Taal Smith was introduced to softball by his parents, George and Beryl, when he was 5.

He played competitively until he was 23, making New Zealand under-14, under-19 and under-23 teams, then, after leaving Northland College, spent 10 seasons over six years playing semi-professionally in four countries.

He was back in the diamond at this year's World Masters' Games in Auckland, where he pitched for a North Harbour club team, and won a bronze medal.

Taal (Matarahurahu hapu) grew up in Kaikohe, and sport has always been a big part of his life.

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His father helped to establish junior football in Kaikohe in the 1970s, and both parents were instrumental in the running of local softball and basketball competitions and clubs, with Taal, his siblings and many other local youth going on to feature strongly in those codes locally and further afield.

His sister Dandy won a world boxing championship, and his wife, Cheryl Waaka, won two Rugby World Cups with the Black Ferns.

These days Taal coaches his sons' junior rugby and tee-ball teams, he's the Kaikohe Junior Rugby Club treasurer and chairman of the Kaikohe & District Sportsville Board, which works closely with the Far North District Council, focusing on the opportunity to upgrade the facilities at Lindvart Park.

He plans to continue playing softball, football, basketball and touch, and has high praise for the volunteers who provide sport and opportunities to improve community health and wellbeing.

The district council has now begun working on a management plan for the Lindvart Park reserve, which includes the rugby grounds and the old dump, and borders the cycleway.
A survey has been circulated for wider community consultation, and focus groups are planned to establish what will most benefit the sporting community of Kaikohe.

"There's been a lot of talk of wanting a youth facility in Kaikohe, but Lindvart Park is a youth facility," Taal says.

"We have a solid group of passionate people delivering sport in Kaikohe.

"If we add to that by involving other positive and pro-social groups, and members of our community, by delivering a whole bunch of amazing initiatives then Kaikohe might be able to achieve results similar to a study in Iceland, showing a reduction in crime rates, substance abuse and anti-social behaviour amongst youth."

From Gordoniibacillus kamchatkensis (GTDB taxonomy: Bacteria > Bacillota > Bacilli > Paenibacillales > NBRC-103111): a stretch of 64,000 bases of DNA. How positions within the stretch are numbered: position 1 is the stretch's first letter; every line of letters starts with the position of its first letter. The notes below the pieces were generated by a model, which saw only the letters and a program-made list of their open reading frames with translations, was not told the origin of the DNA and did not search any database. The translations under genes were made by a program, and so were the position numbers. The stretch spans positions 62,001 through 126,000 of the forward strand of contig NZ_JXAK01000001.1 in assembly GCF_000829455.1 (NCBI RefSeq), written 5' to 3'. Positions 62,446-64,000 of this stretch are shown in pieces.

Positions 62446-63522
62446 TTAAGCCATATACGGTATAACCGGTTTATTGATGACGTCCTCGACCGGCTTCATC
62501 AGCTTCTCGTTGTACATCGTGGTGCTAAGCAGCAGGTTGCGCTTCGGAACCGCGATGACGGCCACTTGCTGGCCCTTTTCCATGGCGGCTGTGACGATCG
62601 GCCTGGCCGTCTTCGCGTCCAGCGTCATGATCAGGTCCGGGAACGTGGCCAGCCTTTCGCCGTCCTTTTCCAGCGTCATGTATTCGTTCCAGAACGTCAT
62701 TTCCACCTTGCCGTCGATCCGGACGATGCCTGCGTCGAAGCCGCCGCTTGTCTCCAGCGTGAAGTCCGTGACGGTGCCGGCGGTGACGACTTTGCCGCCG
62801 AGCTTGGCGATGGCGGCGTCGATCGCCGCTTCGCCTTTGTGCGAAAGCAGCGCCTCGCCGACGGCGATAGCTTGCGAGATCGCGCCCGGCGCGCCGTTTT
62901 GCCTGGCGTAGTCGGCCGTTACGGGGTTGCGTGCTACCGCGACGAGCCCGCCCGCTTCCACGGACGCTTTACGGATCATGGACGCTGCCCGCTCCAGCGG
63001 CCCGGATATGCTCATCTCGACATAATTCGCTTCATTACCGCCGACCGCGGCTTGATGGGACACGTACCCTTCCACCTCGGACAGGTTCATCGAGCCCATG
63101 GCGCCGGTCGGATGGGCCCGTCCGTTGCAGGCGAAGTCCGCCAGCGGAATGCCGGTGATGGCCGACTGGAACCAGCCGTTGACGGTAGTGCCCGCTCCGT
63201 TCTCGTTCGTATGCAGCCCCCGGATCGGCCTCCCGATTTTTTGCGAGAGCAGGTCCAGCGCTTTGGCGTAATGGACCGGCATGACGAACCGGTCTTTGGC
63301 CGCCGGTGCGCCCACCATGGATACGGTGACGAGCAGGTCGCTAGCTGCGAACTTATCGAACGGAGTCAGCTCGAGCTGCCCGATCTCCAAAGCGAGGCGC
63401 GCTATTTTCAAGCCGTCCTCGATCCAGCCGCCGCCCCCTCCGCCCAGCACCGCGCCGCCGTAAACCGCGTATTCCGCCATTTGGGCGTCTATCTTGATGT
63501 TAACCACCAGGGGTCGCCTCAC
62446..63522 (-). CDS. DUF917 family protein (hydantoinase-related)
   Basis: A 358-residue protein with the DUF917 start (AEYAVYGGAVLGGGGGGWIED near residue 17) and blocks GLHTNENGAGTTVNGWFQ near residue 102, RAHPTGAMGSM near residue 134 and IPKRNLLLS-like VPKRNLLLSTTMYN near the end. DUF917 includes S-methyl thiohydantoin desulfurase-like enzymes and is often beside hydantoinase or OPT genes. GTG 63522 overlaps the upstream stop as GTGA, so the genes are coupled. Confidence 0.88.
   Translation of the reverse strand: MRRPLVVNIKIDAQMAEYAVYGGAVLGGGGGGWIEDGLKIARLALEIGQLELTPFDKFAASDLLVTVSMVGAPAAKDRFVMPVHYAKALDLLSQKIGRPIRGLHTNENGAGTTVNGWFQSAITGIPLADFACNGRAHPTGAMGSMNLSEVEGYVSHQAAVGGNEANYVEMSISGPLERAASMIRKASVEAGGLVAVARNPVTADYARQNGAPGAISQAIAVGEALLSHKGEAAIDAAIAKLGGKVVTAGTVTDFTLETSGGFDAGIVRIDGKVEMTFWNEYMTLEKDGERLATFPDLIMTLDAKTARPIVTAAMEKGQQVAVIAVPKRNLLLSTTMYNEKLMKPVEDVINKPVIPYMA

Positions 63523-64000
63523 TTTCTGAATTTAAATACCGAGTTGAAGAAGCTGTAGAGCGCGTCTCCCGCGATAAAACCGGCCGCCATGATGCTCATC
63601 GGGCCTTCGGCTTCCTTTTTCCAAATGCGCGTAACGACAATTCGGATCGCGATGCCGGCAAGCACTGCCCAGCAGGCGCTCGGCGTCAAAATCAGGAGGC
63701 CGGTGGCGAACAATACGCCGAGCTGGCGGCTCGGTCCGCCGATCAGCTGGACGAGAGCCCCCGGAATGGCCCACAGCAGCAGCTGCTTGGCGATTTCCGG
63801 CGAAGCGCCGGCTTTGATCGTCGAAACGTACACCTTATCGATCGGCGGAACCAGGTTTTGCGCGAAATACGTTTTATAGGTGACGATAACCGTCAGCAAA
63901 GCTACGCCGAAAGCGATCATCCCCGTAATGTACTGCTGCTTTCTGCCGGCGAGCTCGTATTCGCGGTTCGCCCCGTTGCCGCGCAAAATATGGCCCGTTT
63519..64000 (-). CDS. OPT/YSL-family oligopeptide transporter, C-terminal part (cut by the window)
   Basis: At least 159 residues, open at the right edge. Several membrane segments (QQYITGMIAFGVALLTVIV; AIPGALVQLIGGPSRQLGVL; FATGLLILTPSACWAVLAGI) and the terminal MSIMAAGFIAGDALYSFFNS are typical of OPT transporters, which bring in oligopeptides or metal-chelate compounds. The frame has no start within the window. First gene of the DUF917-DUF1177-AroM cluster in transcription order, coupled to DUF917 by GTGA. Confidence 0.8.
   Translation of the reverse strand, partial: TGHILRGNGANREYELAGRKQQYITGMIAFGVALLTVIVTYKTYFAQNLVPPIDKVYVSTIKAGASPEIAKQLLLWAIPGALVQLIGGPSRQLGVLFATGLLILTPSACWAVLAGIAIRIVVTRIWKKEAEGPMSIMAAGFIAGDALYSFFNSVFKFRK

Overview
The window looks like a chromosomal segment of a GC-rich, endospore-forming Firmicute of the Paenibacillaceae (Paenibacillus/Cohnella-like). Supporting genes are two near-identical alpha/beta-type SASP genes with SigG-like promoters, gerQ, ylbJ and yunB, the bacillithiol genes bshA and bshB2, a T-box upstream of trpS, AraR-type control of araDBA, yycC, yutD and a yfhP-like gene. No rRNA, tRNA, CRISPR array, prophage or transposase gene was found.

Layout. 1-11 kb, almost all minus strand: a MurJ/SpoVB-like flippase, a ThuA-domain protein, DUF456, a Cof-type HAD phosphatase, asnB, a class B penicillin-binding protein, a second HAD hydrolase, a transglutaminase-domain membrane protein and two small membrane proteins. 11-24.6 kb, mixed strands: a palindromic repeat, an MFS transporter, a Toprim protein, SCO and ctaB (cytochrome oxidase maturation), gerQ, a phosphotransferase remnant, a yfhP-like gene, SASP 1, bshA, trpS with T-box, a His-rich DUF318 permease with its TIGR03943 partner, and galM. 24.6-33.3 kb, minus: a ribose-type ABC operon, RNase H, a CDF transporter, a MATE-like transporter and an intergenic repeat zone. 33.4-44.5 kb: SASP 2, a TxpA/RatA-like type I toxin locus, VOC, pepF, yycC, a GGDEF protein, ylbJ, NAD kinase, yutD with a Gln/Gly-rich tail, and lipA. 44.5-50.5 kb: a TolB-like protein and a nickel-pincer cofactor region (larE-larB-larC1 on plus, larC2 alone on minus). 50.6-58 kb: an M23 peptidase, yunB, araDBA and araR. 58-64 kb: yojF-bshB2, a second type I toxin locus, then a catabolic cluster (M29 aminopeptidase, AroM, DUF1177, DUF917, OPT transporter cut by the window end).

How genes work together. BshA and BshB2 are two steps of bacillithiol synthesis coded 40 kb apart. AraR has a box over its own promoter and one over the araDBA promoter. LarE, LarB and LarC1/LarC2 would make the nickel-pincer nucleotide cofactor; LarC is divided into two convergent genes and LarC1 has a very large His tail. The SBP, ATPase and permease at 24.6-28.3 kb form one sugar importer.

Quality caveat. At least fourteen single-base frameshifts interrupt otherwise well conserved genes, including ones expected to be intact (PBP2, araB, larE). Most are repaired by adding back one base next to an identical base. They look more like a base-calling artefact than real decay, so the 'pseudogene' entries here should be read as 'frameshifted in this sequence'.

Those results were achieved by providing options such as after-school sports and arts that increased youth exposure to positive, pro-social role models.

"It is vital that we as a town, whanau and iwi learn to collaborate better for the greater good of the whole community," he says.

"We need to learn from our previous investments, and ensure that all facilities are multi-purpose and can be responsive to the needs of what youth will want now and into the future.

"The Astroturf field was great for the hockey community, and a few other groups have used it, but how many troubled youth have benefited from this multi-million-dollar facility in Kaikohe?

"It is important that our next significant investment in sporting infrastructure provides value to all our local community.

"And sports and recreation providers need to be even more responsive to ensure engagement and participation."

Attracting youth who were not currently engaged in sport, recreation or any pro-social activity was a real challenge, demanding a multi-pronged attack.

"We need to be engaging at a school level, the iwi level, with whanau, with the social services, and even on a government level," Taal says.

"If we can get everyone collaborating and working alongside one another with role models and buddies, hopefully we can get even more kids to come along and get involved, and from that drive more of a positive influence in terms of values, behaviour and culture within our community," he says.

"As long as they're using up their energy and having a positive experience and learning to form relationships, then the social outcomes will flow.

"The trouble at the moment is that there is a sub-culture in the community that doesn't feel a part of overall society. We see some youth riding their horses or quads on the park; how do we engage and make them feel welcome?"

Taal recalled a district council manager telling him almost 10 years ago that the main reason Kaikohe had nothing of significance for the whole community was that no one had remained consistently involved, especially in terms of maintaining relationships.

"I have kept that in mind with all the committees that we have had leading up to the formation of Sportsville," he says.

"It's really encouraging that our mayor, John Carter, and FNDC staff are getting in behind us with support and empowerment. They can really see the value for the community of getting more people collaborating together.

"There's too much of people working in isolation, especially in small towns. They do well within their isolation, but we could do so much better."